Alcatel-lucent Speed Touch PRO
By Books, LLC - General Books (2010) - Paperback - 118 pages - ISBN 115736005X
Purchase includes free access to book updates online and a free trial membership in the publisher's book club where you can select from more than a million books without charge. Chapters: Bell Labs, Lucent Technologies, 5ess Switch, Agere Systems, Reading Works, Western Electric, Avaya, Speedtouch, Ben Verwaayen, 3b Series Computers, Speedtouch 330, Patricia Russo, At [ Report abuse or wrong photo | Share your Alcatel-lucent Speed Touch PRO photo ]
Alcatel-lucent Speed Touch PRO, size: 2.7 MB
Alcatel-lucent Speed Touch PRO
User reviews and opinions
|Garbagemanfight||12:59pm on Friday, October 15th, 2010|
|Love both the silicone case and zebra sleeve pouch. The item was all that the description said it would be! I am very pleased with this product and would recommend it to friends.|
|firstname.lastname@example.org||9:26pm on Sunday, March 28th, 2010|
|Overpriced content consumption table. Very responsive touch screen, high res screen Content Consumption only. Not great value for money. No camera.|
|odysseus.lost||1:07pm on Thursday, March 11th, 2010|
|you will love the 9 inches screen. You will enjoy the touchscreen experience with iPad Fast, Lightweight, Compact The iPad is exactly what I expected, easy to use, very well executed so long as you understand that it is mainly a device to consume media.|
Comments posted on www.ps2netdrivers.net are solely the views and opinions of the people posting them and do not necessarily reflect the views or opinions of us.
SPEEDING UP LIFE, SPEEDING UP BUSINESS HIGHLIGHTS FROM THE ALCATEL-LUCENT CNBC PANEL DEBATE AT MWC 2011
AT MOBILE WORLD CONGRESS IN FEBRUARY 2011, CNBC-TVS RON INSANA MODERATED A PANEL DISCUSSION AND DEBATE THAT GATHERED TOGETHER A GROUP OF INDUSTRY THOUGHT LEADERS IN FRONT OF A STANDINGROOM ONLY AUDIENCE OF MORE THAN 120 PEOPLE. RONS THOUGHT-PROVOKING QUESTIONS LED TO FASCINATING INSIGHT INTO HOW OUR WORLD HAS CHANGED AND WHAT OTHER CHANGES MAY BE COMING SOON.
Trip Adler is CEO & Co-Founder of Scribd, one of Time Magazines Top 10 Start-Ups That Will Change Your Life and the World Economic Forums Technology Pioneer 2011. Scribd is the worlds largest social reading and publishing company, and is often described as YouTube for documents. Steven Berlin Johnson is a trend spotter and author of six bestselling books that look at the interaction of humans and technology. In his latest book Where Good Ideas Come From he says technology innovation has evolved from our need to increase our connectivity and share ideas.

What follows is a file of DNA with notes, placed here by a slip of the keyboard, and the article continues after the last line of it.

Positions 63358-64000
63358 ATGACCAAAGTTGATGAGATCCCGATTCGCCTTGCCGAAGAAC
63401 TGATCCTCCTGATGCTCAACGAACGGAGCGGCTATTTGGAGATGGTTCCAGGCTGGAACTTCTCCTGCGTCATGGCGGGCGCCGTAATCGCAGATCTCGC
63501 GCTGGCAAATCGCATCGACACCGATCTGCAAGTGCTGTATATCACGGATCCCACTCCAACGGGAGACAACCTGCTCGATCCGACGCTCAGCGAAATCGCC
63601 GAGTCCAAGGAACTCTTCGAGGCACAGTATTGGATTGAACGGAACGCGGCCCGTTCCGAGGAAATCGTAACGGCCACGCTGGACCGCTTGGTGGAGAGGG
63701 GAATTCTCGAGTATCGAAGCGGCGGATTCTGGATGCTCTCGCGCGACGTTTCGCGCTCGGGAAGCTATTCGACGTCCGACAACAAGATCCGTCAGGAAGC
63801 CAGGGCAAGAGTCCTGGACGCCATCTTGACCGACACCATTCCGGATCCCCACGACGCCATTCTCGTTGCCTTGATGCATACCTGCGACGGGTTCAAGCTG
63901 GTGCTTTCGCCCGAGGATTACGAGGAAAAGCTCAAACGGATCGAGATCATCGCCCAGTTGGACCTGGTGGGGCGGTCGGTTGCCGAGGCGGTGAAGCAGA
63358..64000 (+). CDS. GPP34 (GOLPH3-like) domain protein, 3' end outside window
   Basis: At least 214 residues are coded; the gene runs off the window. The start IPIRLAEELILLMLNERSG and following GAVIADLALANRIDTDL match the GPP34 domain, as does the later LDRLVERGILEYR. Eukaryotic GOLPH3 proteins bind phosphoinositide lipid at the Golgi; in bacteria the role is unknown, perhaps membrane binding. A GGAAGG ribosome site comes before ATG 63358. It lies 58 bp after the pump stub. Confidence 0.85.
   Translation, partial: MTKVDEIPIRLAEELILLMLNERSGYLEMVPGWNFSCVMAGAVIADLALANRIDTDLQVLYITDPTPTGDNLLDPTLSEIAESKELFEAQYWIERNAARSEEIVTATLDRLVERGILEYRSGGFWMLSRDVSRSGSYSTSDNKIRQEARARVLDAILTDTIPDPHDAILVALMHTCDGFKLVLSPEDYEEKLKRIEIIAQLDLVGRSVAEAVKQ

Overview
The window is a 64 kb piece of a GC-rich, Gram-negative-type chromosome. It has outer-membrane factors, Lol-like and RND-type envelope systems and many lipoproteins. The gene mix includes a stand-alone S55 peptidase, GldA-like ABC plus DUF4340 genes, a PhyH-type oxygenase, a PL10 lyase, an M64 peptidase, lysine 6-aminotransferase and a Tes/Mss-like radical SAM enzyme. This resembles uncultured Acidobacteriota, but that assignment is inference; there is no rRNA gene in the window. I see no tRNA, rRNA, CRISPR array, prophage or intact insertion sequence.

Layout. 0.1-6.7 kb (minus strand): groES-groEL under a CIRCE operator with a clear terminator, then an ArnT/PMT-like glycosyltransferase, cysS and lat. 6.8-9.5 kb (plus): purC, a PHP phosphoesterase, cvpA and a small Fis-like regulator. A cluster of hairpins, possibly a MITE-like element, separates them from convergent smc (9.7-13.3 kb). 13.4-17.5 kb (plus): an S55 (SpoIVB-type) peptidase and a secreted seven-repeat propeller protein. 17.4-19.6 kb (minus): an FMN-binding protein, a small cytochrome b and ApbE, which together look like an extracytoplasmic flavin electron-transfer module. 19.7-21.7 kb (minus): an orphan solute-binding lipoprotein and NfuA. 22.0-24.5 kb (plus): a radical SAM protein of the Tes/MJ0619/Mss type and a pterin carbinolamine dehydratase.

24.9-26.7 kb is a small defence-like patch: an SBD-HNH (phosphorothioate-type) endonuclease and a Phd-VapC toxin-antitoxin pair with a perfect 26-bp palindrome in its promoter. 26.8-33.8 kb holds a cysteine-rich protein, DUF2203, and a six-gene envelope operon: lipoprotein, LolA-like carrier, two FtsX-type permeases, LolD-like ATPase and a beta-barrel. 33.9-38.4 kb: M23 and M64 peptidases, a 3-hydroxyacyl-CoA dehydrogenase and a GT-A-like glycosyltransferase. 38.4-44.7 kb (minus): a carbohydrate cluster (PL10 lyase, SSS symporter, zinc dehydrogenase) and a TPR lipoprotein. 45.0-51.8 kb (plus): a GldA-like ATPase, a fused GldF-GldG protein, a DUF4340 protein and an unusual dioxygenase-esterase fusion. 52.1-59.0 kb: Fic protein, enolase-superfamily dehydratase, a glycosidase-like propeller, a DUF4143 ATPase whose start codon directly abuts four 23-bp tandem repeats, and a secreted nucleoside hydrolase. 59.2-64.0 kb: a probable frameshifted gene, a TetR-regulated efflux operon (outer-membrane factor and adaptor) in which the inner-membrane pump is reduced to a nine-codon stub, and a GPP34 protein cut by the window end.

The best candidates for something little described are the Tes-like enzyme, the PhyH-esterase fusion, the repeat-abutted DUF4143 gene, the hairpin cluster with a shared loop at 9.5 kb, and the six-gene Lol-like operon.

On the second day of the industrys biggest and most important trade show, six people took the stage in the auditorium on Alcatel-Lucents booth in Barcelona, Spain to share their thoughts about how the twin qualities of local agility and global speed would affect the world in which we live and the companies at which we work. The debate was centered around three main topics. The first: a dawning realization that social media is leading us into a social world. The second: a question about whether were in the middle of an evolution, or a revolution. And the third: a discussion about how networks can and perhaps even must affect business. It would be impossible to fully capture the always vibrant, occasionally pointed and often amusing exchanges that occurred that morning; but in this document, we have tried to share some of the more interesting points of view.
Mary McDowell is Executive VP for Mobile at Nokia with a proven track record as an industry innovator. Mary has said that mobile phones will offer the first PC-like experience to the next billion people to come online. Jay Sullivan is Vice President of Products at Mozilla where he drives product strategy and leads the product management team. Mozilla wants to ensure Internet users have control and ownership of their own online information and looks to build tools into the browser to protect privacy and identity Ben Verwaayen is CEO of Alcatel-Lucent, Chairman of the Confederation of British Industry (CBI) Climate Change Board and in August 2010 was elected member of the World Economic Forums Foundation Board. Keith Woolcock is Director of Cyke Global and runs 5th Column Ideas where he publishes his wide-ranging thoughts on current tech stories. Keith has been an almost prophetic tech analyst for years, and always has provocative thoughts on the future of the sector.